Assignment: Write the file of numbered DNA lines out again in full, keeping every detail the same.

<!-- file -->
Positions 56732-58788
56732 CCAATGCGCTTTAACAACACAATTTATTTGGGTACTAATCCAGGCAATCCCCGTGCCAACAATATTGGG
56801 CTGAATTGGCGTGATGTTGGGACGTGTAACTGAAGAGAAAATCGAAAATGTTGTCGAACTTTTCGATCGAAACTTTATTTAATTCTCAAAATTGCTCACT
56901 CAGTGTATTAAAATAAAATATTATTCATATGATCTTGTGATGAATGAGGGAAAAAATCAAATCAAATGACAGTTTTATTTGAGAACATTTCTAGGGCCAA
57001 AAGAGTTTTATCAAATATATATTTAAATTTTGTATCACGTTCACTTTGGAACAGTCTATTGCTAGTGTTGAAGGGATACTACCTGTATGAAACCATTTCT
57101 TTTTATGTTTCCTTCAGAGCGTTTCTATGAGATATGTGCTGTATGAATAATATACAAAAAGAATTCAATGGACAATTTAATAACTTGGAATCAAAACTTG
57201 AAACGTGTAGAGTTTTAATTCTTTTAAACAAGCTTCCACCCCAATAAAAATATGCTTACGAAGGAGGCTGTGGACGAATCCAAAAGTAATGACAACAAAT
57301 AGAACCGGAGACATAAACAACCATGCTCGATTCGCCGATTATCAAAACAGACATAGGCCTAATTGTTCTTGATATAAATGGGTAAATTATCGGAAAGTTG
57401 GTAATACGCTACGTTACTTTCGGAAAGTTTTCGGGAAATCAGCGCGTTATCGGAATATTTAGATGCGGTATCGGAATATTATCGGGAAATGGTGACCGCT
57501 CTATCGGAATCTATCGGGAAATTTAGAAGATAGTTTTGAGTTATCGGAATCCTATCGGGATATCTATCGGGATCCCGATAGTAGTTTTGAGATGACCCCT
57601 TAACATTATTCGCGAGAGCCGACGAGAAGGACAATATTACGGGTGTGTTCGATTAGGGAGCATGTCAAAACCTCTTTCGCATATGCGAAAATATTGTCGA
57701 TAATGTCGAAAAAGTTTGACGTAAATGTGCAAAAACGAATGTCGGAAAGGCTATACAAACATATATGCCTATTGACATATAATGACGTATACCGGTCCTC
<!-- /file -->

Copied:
Positions 56732-58788
56732 CCAATGCGCTTTAACAACACAATTTATTTGGGTACTAATCCAGGCAATCCCCGTGCCAACAATATTGGG
56801 CTGAATTGGCGTGATGTTGGGACGTGTAACTGAAGAGAAAATCGAAAATGTTGTCGAACTTTTCGATCGAAACTTTATTTAATTCTCAAAATTGCTCACT
56901 CAGTGTATTAAAATAAAATATTATTCATATGATCTTGTGATGAATGAGGGAAAAAATCAAATCAAATGACAGTTTTATTTGAGAACATTTCTAGGGCCAA
57001 AAGAGTTTTATCAAATATATATTTAAATTTTGTATCACGTTCACTTTGGAACAGTCTATTGCTAGTGTTGAAGGGATACTACCTGTATGAAACCATTTCT
57101 TTTTATGTTTCCTTCAGAGCGTTTCTATGAGATATGTGCTGTATGAATAATATACAAAAAGAATTCAATGGACAATTTAATAACTTGGAATCAAAACTTG
57201 AAACGTGTAGAGTTTTAATTCTTTTAAACAAGCTTCCACCCCAATAAAAATATGCTTACGAAGGAGGCTGTGGACGAATCCAAAAGTAATGACAACAAAT
57301 AGAACCGGAGACATAAACAACCATGCTCGATTCGCCGATTATCAAAACAGACATAGGCCTAATTGTTCTTGATATAAATGGGTAAATTATCGGAAAGTTG
57401 GTAATACGCTACGTTACTTTCGGAAAGTTTTCGGGAAATCAGCGCGTTATCGGAATATTTAGATGCGGTATCGGAATATTATCGGGAAATGGTGACCGCT
57501 CTATCGGAATCTATCGGGAAATTTAGAAGATAGTTTTGAGTTATCGGAATCCTATCGGGATATCTATCGGGATCCCGATAGTAGTTTTGAGATGACCCCT
57601 TAACATTATTCGCGAGAGCCGACGAGAAGGACAATATTACGGGTGTGTTCGATTAGGGAGCATGTCAAAACCTCTTTCGCATATGCGAAAATATTGTCGA
57701 TAATGTCGAAAAAGTTTGACGTAAATGTGCAAAAACGAATGTCGGAAAGGCTATACAAACATATATGCCTATTGACATATAATGACGTATACCGGTCCTC